Throughout the event, some of us had a go at lifting the unfinished Mechadoll; Yves has been working on reducing the weight, as a lot of iDollators love the fact that a Mechadoll’s body type is a bit more full-figured than what other companies produce, but with all that silicone comes quite a bit of weight. Amber was fascinated watching each of us approach and lift the affictitious beauty, as every other person had a different style for carrying and moving their Dolls. It was at that point that she put forth the idea of her and I doing a series for Our Doll Community that would be like a video version of hints and tips for better taking care of your silicone companion, like lifting, carrying, bathing, dressing, etc. Mahtek said he’d be on board with that, and I told him, ‘you write ’em, Amber and I will do ’em,’ as we’re some of the only iDollators who are willing to be in front of a camera. So once the logistics on all that get finalised, that’ll be something for everyone to look forward to!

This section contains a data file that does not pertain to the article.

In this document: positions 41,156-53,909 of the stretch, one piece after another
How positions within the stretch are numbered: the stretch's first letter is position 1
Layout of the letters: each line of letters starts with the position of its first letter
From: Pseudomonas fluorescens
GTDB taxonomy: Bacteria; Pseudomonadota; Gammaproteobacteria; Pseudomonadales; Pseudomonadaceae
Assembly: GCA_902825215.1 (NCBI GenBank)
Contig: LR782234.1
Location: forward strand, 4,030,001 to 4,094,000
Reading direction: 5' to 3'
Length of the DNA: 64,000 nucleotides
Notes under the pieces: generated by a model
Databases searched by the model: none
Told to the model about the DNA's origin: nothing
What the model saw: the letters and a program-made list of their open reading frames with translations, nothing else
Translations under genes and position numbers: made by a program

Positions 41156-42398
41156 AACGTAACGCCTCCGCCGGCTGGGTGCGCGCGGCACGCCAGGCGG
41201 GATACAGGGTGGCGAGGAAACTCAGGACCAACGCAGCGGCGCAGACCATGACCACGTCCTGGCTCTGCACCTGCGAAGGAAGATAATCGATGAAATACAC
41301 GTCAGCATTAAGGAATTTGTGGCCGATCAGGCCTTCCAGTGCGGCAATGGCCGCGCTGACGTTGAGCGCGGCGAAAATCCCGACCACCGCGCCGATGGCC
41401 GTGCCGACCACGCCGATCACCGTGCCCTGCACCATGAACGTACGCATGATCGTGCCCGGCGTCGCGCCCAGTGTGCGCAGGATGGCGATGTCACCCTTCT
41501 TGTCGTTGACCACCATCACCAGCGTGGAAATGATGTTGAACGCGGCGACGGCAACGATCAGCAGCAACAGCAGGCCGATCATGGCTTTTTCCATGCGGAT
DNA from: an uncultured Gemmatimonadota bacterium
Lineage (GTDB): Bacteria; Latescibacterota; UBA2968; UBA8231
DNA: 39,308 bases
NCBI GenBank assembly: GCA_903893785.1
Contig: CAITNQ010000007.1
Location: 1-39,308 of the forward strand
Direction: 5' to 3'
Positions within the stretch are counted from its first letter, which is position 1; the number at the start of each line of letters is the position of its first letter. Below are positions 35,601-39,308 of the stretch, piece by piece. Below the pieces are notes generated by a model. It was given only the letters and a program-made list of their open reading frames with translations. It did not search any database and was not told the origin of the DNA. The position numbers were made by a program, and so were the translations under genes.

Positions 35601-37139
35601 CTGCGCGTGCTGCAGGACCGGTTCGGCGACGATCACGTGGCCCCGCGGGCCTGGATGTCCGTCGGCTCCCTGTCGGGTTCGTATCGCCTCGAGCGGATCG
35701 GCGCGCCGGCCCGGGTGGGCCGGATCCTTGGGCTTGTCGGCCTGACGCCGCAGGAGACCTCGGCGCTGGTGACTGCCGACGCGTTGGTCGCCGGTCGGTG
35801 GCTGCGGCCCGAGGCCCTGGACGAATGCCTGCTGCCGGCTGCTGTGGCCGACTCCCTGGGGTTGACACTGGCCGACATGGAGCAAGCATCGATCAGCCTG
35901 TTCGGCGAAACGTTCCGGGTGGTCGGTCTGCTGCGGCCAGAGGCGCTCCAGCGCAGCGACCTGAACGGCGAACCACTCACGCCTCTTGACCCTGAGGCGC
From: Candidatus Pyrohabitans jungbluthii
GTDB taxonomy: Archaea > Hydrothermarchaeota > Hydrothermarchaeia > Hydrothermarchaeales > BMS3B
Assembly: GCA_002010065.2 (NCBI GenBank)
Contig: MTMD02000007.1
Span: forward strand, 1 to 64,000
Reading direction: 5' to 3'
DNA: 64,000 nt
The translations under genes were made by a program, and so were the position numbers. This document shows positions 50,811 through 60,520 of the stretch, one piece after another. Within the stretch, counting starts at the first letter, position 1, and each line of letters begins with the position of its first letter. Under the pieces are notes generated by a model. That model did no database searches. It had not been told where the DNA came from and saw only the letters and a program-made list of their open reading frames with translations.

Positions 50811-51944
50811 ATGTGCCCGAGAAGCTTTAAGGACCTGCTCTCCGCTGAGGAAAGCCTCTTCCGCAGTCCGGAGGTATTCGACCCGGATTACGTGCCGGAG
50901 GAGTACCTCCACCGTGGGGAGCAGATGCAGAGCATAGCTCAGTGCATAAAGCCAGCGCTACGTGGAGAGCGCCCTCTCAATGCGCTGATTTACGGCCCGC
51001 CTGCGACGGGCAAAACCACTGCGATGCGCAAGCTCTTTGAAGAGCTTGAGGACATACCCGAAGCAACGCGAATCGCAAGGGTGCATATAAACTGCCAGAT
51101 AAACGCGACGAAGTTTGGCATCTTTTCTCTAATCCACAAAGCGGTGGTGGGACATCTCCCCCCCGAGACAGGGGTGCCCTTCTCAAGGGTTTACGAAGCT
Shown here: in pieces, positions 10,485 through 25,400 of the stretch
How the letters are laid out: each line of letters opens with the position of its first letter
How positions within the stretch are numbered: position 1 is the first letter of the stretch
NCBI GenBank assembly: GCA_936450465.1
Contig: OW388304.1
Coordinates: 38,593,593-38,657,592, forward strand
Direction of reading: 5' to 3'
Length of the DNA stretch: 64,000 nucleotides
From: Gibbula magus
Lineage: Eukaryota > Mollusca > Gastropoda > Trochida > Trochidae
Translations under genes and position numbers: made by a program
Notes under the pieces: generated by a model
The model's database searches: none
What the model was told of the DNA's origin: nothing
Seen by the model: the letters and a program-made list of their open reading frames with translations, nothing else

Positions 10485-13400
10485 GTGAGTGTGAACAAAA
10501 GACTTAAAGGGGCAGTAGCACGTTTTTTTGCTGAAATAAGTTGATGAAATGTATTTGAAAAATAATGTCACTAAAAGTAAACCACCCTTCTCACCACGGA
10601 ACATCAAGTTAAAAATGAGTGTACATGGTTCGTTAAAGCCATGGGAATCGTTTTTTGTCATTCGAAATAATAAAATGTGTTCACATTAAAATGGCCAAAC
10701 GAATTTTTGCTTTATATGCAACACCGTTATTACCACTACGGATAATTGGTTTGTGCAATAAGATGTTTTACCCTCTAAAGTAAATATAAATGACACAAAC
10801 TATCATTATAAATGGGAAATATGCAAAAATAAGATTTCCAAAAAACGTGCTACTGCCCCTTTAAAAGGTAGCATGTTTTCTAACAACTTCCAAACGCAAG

Amber also mentioned that she wasn’t altogether keen on how most bloke’s Dolls, whether they’re Mechadolls, or RealDolls, or Sinthetics, et al, wear what she believes is too much eye makeup. She made exceptions for Sidore, of course, but still. I can’t agree, as eyeliner is awesome! Fact.

Round 10 that eve, we reluctantly agreed to leave the Mechadoll studios in order to get dinner someplace, so with the exception of Amber, we all piled into three vehicles, and drove to a pizza joint. I suppose not all of California is open late, as the pizza place was closed, but Ron came up with another suggestion. Our caravan ended up at a Peruvian restaurant called El Pollo Inka in Gardena, which naturally means ‘the Incan chicken’. Being honest, their cuisine wasn’t my thing — I ended up ordering a plate of papas fritas (fries) and a plate of salsa criolla (lime-marinated onions), but lemme tell you about a funny thing that occurred there: